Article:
Understanding How a DPF System Works

Understanding how a diesel particulate filter works is essential when owning a diesel vehicle. More than knowing how to get your vehicles running, it’s important that you also know how to take good care of it when a problem arises.

That simply means you have to start understanding how a DPF system works. Today, we are going to talk on everything about DPF and how can you understand what signals your DPF is giving you.

What is a Diesel Particulate Filter (DPF)?

The term DPF stands for Diesel Particulate Filter. It is used in the diesel engine that is Euro-6 emission compliant. The manufacturers use the Diesel Particulate Filter to filter, store, and burn the soot particles which are emitted as a result of the combustion process of the diesel.

A diesel particulate filter (DPF) can remove virtually all the soot particulates (PM) from the exhaust gas emitted from a diesel engine to ensure compliance with very strict emission standards. Regardless of the actual emission limit, diesel particulate filters satisfy the needs of operators who place importance on achieving extremely low soot emissions.

Diesel Particulate Filters Mean Less Soot

The emission regulations for diesel engines are becoming stricter worldwide, which makes adjustments and developments to the drive systems necessary.

As a basic principle, DCARB’s approach to achieving compliance is to reduce emission levels by means of internal engine enhancements. Depending on the particular emission limits, it may be possible to do without a diesel particulate filter altogether. However, there is a relationship between the production of soot particulates and nitrogen oxides when internal engine measures are used if fewer soot particulates are produced during the combustion process, the quantity of nitrogen oxides increases, and vice versa.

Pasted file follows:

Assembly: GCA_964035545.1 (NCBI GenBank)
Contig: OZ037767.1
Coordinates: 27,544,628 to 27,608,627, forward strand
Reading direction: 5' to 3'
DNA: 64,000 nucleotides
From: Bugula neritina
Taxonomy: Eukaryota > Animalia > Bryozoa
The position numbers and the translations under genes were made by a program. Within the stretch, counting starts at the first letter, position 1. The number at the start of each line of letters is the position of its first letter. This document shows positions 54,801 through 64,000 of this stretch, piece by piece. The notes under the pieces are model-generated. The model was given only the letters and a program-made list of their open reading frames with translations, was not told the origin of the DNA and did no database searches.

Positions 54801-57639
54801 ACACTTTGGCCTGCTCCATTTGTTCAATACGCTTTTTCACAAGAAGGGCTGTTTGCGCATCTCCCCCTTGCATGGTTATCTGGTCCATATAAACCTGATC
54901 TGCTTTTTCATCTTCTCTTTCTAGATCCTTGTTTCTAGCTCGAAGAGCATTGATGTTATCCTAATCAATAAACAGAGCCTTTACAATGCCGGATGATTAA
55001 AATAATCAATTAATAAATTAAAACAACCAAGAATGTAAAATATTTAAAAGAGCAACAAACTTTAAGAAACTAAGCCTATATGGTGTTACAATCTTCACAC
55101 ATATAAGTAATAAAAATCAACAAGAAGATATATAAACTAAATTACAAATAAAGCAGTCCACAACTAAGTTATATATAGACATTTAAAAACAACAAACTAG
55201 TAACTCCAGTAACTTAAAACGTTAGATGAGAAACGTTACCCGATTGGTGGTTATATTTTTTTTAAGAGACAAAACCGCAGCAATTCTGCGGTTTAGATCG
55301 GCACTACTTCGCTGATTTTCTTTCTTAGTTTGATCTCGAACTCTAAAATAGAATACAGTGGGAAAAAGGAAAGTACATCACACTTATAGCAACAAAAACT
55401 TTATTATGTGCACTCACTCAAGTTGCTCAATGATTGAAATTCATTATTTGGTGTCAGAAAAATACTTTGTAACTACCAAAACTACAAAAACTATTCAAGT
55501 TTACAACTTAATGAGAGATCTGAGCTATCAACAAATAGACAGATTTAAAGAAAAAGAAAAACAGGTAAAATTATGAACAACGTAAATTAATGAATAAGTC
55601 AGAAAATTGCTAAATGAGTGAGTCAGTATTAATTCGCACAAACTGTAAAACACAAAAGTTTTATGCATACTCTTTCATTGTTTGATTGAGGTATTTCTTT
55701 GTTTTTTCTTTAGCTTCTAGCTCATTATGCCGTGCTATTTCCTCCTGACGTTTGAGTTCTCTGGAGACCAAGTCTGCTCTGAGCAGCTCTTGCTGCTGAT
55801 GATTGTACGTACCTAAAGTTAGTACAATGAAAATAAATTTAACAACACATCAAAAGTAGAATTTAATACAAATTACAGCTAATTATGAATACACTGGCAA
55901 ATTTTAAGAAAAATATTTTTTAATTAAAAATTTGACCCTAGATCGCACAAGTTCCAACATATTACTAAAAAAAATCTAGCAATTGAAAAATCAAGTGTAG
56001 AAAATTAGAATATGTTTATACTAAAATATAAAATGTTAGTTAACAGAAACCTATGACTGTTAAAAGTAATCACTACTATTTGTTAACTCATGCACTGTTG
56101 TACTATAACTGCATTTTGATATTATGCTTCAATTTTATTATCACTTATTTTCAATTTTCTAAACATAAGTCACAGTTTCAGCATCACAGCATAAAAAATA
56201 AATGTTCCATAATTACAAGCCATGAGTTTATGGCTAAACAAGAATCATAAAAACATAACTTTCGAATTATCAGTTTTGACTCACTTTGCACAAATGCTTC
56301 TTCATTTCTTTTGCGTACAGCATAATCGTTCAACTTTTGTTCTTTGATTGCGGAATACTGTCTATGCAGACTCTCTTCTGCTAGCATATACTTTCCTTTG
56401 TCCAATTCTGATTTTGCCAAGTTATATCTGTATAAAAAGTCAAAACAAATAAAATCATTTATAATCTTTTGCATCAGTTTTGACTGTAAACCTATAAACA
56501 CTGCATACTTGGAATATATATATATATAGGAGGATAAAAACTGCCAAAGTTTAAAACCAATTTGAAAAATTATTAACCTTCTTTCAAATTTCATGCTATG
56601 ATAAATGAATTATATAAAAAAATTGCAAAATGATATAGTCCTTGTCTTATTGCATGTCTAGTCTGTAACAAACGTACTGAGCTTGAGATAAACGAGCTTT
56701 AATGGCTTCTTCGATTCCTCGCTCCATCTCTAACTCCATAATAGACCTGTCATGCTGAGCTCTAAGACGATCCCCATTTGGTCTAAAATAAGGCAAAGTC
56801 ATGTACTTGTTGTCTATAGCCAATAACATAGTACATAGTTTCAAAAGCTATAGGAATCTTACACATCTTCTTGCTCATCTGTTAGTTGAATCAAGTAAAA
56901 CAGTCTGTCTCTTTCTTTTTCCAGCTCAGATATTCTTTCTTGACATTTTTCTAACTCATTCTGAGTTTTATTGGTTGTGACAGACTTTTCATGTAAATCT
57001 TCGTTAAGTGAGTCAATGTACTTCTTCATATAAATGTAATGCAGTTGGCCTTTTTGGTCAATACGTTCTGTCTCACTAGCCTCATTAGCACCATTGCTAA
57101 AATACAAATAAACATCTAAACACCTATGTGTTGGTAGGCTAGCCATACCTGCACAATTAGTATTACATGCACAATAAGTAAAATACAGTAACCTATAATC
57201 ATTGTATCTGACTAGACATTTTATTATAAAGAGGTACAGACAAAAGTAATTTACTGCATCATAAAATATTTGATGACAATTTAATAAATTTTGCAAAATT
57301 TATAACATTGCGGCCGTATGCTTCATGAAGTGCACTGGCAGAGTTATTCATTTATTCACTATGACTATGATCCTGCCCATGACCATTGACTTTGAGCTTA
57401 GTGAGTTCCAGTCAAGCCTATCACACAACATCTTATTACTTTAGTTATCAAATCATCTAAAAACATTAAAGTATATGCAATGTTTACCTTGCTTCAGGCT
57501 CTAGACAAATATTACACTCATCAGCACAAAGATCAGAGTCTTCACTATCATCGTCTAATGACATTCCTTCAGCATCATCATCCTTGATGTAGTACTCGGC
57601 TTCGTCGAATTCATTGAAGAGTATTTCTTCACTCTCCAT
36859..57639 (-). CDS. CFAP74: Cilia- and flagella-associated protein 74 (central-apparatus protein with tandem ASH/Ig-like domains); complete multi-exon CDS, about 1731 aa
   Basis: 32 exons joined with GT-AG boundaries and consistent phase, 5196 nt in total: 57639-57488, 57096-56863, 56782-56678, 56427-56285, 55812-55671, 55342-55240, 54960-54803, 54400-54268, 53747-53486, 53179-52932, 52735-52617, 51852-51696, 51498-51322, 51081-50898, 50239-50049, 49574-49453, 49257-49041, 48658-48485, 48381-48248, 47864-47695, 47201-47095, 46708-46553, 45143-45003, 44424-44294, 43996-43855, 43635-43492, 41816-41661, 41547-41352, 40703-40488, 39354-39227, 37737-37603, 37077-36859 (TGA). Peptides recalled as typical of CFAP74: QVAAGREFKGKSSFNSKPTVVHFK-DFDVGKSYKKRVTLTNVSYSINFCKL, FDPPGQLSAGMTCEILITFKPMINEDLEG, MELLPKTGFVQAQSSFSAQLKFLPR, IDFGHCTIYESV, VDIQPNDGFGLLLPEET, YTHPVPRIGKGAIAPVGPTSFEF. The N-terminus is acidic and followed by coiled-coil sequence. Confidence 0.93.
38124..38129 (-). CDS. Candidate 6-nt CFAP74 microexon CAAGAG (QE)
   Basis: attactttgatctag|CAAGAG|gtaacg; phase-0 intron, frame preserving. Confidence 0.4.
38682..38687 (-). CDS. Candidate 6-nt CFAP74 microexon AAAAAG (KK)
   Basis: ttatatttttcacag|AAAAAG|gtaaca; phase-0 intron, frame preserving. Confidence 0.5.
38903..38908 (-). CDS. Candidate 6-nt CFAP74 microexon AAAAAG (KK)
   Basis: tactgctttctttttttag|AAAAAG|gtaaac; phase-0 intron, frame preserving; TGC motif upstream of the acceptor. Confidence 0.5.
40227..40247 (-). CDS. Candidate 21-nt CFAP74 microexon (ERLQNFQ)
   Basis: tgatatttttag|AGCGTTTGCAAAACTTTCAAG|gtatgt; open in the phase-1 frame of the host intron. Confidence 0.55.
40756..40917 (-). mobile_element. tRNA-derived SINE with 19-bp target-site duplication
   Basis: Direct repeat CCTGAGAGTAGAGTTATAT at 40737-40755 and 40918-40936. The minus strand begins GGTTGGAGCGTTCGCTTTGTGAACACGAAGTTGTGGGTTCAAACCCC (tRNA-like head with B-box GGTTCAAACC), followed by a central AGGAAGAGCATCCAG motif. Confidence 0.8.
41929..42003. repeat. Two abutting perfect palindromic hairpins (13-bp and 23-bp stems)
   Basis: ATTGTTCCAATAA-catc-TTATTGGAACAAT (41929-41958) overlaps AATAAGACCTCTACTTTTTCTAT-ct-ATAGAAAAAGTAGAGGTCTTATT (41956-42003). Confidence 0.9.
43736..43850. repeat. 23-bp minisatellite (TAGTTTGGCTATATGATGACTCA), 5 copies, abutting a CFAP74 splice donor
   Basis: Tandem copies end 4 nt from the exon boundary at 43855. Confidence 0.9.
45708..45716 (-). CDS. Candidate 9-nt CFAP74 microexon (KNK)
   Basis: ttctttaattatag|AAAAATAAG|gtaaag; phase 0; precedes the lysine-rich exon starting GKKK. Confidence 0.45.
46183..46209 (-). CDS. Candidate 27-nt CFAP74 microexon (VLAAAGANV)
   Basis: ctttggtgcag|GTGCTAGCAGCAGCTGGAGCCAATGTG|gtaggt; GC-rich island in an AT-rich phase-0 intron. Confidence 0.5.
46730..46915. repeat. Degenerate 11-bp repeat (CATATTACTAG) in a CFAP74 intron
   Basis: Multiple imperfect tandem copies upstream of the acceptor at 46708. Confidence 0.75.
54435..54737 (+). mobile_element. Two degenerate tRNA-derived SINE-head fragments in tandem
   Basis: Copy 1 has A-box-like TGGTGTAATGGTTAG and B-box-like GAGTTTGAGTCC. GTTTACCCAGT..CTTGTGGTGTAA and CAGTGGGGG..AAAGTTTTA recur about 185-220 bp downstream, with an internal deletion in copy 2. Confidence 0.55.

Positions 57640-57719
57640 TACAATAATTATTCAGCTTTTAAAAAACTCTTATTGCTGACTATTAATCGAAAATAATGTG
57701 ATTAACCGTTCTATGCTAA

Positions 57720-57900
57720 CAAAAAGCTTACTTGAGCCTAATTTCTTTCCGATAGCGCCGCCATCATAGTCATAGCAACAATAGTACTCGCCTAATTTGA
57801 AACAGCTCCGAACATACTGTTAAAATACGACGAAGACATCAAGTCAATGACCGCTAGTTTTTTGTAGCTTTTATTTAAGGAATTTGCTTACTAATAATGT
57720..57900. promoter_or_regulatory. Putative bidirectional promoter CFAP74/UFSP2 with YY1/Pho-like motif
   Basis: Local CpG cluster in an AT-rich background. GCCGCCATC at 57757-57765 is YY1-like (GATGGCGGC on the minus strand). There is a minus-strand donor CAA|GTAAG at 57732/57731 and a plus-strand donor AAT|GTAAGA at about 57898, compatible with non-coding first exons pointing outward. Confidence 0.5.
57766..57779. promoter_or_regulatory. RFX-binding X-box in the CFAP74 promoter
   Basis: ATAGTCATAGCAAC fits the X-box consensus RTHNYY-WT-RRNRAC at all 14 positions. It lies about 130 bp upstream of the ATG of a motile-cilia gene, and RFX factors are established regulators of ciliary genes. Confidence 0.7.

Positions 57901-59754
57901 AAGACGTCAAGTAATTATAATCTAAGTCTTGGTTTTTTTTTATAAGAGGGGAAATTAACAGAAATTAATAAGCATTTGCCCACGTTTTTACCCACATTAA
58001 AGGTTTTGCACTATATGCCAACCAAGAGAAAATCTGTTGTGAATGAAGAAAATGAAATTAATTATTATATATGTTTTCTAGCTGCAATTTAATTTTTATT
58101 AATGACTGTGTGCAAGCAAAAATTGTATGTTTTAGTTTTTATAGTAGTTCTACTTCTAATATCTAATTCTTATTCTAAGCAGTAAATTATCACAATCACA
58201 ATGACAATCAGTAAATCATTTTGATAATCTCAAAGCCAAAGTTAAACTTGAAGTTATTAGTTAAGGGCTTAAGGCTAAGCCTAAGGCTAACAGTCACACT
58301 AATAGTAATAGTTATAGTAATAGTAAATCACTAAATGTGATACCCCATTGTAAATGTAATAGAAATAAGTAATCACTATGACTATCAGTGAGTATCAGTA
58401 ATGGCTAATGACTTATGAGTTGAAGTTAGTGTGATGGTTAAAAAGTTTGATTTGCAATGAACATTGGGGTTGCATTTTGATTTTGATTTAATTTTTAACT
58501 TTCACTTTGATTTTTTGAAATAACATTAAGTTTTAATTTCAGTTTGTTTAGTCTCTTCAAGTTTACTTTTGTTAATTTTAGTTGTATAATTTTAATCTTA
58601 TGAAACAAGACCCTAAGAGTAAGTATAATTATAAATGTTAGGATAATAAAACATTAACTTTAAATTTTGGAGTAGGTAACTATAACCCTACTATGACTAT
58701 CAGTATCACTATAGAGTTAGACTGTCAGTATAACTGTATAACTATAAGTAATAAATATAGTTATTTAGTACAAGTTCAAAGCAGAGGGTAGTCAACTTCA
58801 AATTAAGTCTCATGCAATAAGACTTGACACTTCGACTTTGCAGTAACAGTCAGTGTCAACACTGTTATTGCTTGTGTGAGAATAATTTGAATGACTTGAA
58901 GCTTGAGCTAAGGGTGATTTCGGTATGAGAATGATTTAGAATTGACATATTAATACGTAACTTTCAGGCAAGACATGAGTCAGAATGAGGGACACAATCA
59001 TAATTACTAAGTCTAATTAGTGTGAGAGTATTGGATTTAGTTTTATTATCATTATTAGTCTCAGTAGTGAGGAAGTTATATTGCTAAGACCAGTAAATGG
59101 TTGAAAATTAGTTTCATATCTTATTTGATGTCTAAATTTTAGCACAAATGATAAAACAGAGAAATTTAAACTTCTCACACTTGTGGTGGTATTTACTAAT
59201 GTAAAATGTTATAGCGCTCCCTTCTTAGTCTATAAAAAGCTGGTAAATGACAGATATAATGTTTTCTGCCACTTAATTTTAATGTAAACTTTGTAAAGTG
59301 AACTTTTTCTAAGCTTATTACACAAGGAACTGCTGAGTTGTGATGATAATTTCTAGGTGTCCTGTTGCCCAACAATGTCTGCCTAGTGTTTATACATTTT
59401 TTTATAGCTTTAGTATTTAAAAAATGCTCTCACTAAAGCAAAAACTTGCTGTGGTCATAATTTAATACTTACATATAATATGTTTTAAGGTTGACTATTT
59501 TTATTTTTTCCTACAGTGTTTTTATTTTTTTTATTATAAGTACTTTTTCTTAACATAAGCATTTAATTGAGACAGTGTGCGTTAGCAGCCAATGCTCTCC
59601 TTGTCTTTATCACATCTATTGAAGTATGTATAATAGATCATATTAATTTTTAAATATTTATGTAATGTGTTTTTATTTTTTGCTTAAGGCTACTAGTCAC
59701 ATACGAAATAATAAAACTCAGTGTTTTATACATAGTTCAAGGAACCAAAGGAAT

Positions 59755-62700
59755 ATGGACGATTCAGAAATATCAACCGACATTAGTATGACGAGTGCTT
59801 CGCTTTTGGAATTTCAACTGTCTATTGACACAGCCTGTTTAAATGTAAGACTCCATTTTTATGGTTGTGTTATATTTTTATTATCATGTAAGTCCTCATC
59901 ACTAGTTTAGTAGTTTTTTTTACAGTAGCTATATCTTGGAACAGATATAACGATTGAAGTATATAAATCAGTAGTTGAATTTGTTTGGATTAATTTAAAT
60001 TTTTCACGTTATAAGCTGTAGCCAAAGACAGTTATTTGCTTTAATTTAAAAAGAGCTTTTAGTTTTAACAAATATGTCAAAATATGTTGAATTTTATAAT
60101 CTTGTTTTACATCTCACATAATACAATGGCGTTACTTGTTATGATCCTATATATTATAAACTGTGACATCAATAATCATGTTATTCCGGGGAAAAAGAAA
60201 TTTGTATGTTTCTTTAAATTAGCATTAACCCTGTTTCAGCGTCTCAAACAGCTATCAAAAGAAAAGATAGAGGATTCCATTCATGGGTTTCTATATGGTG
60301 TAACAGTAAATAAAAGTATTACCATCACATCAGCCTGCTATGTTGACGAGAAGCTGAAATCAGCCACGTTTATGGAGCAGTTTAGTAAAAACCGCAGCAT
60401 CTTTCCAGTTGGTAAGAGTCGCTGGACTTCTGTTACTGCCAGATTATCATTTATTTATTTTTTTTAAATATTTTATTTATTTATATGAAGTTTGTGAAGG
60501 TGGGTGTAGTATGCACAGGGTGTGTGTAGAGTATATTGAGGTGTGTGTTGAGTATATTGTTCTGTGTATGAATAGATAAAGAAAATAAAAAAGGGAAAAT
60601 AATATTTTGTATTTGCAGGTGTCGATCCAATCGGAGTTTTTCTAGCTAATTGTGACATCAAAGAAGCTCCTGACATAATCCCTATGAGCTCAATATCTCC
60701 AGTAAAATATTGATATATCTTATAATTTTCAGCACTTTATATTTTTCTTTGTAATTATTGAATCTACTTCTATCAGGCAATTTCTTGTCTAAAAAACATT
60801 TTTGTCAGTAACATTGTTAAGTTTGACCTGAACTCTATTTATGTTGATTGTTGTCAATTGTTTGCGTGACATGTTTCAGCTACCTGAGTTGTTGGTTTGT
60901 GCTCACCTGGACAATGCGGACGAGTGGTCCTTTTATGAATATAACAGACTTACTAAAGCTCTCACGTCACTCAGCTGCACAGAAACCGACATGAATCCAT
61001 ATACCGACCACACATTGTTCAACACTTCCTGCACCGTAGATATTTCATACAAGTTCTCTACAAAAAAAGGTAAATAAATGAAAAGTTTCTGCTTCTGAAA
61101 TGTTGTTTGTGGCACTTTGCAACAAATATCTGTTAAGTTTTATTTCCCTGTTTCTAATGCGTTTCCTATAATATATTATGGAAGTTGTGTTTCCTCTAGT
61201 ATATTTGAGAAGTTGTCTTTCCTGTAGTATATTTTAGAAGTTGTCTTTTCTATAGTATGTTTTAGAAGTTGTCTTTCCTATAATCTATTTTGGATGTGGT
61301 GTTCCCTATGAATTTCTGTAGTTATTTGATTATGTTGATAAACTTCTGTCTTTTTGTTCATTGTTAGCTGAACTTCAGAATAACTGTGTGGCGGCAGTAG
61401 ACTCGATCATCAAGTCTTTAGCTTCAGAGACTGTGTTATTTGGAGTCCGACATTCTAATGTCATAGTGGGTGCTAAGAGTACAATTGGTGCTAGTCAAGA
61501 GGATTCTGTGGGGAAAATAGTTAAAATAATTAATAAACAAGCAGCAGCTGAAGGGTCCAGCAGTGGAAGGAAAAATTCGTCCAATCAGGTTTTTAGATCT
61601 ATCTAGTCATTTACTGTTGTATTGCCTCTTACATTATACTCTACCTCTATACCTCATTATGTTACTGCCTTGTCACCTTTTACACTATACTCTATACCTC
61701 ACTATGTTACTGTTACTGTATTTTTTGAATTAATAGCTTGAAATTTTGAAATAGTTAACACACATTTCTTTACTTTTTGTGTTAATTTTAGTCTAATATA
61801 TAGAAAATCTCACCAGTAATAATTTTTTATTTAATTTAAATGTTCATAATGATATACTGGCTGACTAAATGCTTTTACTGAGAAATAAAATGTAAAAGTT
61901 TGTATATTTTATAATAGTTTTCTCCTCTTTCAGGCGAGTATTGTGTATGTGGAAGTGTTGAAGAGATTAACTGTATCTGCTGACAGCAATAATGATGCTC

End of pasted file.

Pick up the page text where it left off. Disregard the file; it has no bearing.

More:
In situations where emission requirements are strict with following standards, therefore, adding a diesel particulate filter is necessary, since it removes 90 percent or more of the soot particulates from the exhaust.This just simply means less soot and a safer vehicle for you and the environment.

The Diesel Particulate Filter System: What Happens Down There?

The Diesel Particulate Filter (DPF) is a ceramic filter that has thousands of tiny channels or honeycomb-shaped openings that trap the soot onto the channel walls and prevent the particulate matter from exiting out the tailpipe. The honeycombed inner structure is covered with a layer of a chemical catalyst that contains small amounts of precious metals, usually platinum or palladium.

Diesel cars and trucks manufactured after 2009 must have a DPF, and in some cases, a Selective Catalysts Reduction (SCR) system. These components work together to reduce, and when working properly, remove all of the harmful NOx and soot from the exhaust. Not only does this help the environment, but it also creates a much cleaner engine.